Using Big Words…Does That Make Me Smart?

 A Critical Doer capitalizes on opportunities to be better 

Let’s start a new week with some practical wisdom.  I recently read a post by blogger Paul Graham, and the theme of his post was that writing in everyday language would attract more readers and make the posts easier to understand.  Paul is absolutely right…and it doesn’t end with written communication.  The same principle also extends to oral communication.

In true Critical Doer fashion, let’s peel this back to the purpose of communication to help understand “why.”  We communicate for two reasons…information and persuasion.  In judging the effectiveness of communication, the quality of your oratory is not a valid measure of merit.  The measure of merit that counts is whether you successfully informed or persuaded.  Even if your communication could have been smoother, more eloquent, more concise, etc…if you achieved the purpose and didn’t close the door to future communication, you were successful.

Here are a few tips to consider as you think through the opportunities to “communicate for effect” this coming week:

  1. Know your audience. Whether it’s a group or an individual, come up with a strategy for effective communication tailored to that particular audience.  If you ask yourself “what do I need to say” versus “what does the listener need to hear” you’ve already introduced risk of failure.  Remember, it’s not about you…it’s about the listener.
  2. Words mean things, so don’t use one if you don’t know what it means. There are so many words with so many very specific and nuanced meanings that using a word without understanding its meaning can have the same effect as dropping a bomb off-target.  In general, don’t use a word is you don’t understand its meaning.  Consulting a dictionary is always preferable to using an errant word that foils your communication.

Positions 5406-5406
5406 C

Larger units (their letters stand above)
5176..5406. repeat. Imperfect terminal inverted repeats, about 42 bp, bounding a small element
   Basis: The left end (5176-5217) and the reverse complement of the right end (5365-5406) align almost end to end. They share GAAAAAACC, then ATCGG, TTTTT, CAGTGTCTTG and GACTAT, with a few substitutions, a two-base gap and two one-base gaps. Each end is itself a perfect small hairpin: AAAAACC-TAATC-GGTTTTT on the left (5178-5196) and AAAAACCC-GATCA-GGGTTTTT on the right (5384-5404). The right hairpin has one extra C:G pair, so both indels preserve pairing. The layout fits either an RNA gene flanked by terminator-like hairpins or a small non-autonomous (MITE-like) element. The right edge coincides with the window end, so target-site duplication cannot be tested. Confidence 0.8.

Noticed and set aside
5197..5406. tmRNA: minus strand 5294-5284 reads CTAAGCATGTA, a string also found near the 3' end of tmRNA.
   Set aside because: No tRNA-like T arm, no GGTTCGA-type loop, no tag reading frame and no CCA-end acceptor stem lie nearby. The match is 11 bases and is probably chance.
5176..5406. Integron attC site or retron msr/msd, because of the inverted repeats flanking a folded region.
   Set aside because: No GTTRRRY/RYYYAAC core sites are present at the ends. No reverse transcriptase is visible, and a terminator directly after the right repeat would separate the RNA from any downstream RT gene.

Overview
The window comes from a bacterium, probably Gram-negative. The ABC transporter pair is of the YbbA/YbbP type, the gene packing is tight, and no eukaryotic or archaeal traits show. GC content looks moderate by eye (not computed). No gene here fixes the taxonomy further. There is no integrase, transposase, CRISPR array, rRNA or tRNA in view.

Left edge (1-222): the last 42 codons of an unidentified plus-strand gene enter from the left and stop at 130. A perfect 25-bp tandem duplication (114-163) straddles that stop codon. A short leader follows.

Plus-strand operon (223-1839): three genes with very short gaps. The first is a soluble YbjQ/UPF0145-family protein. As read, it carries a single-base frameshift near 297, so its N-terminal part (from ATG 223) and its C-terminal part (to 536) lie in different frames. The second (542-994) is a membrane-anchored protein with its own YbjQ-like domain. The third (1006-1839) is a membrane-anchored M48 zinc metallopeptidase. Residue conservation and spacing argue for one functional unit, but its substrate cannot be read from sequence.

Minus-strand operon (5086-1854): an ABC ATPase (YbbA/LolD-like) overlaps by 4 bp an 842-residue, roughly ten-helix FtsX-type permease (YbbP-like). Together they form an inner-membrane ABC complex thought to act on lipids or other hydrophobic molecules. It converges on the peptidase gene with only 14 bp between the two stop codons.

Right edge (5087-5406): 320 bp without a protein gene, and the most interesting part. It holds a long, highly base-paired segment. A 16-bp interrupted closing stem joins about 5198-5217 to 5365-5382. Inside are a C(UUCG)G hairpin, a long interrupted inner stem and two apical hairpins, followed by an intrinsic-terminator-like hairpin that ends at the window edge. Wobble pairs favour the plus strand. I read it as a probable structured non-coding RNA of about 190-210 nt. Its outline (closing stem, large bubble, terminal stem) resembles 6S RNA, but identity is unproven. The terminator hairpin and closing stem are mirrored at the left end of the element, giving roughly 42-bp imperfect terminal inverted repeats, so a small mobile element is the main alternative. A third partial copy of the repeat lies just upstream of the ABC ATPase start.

3. Don’t let the messenger become bigger than the message. Some people become so enamored with their communication skill that the focus swings to the messenger rather than the message.  Acceptability of the speaker is important for connection, but ultimately the message has to carry the day.  The message and messenger need to be in harmony…the message is never subordinate to the messenger.
  4. Use stories for effect. Stories of everyday life that break down complex thoughts into terms anyone can understand are highly effective communication tools.  Adding simplicity rather than complexity through a good story or analogy will help you execute a winning strategy.  Regardless of what you hear about attention span being no longer than a text or tweet, the age of storytelling is not dead and audiences still respond to an illustration that helps their understanding.

No matter what you do, there are plenty of opportunities to communicate for effect this week.  Success in pretty much anything begins with understanding the desired outcome/purpose and devising a strategy to accomplish that purpose.  At home and at work, make a concerted effort this week to apply the principles of sound communication with proper focus on the listener rather than the speaker.

Using big words may actually means you’re smart…but it could also mean you’ve failed to effectively communicate.  Failing to accomplish your goal due to poor or no planning of your communication is not smart…it’s just plain failing.  Put these tips into practice today and increase your capacity to think and do.  It’s what a Critical Doer would…do!

 

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Updated: November 9, 2015 — 10:12 am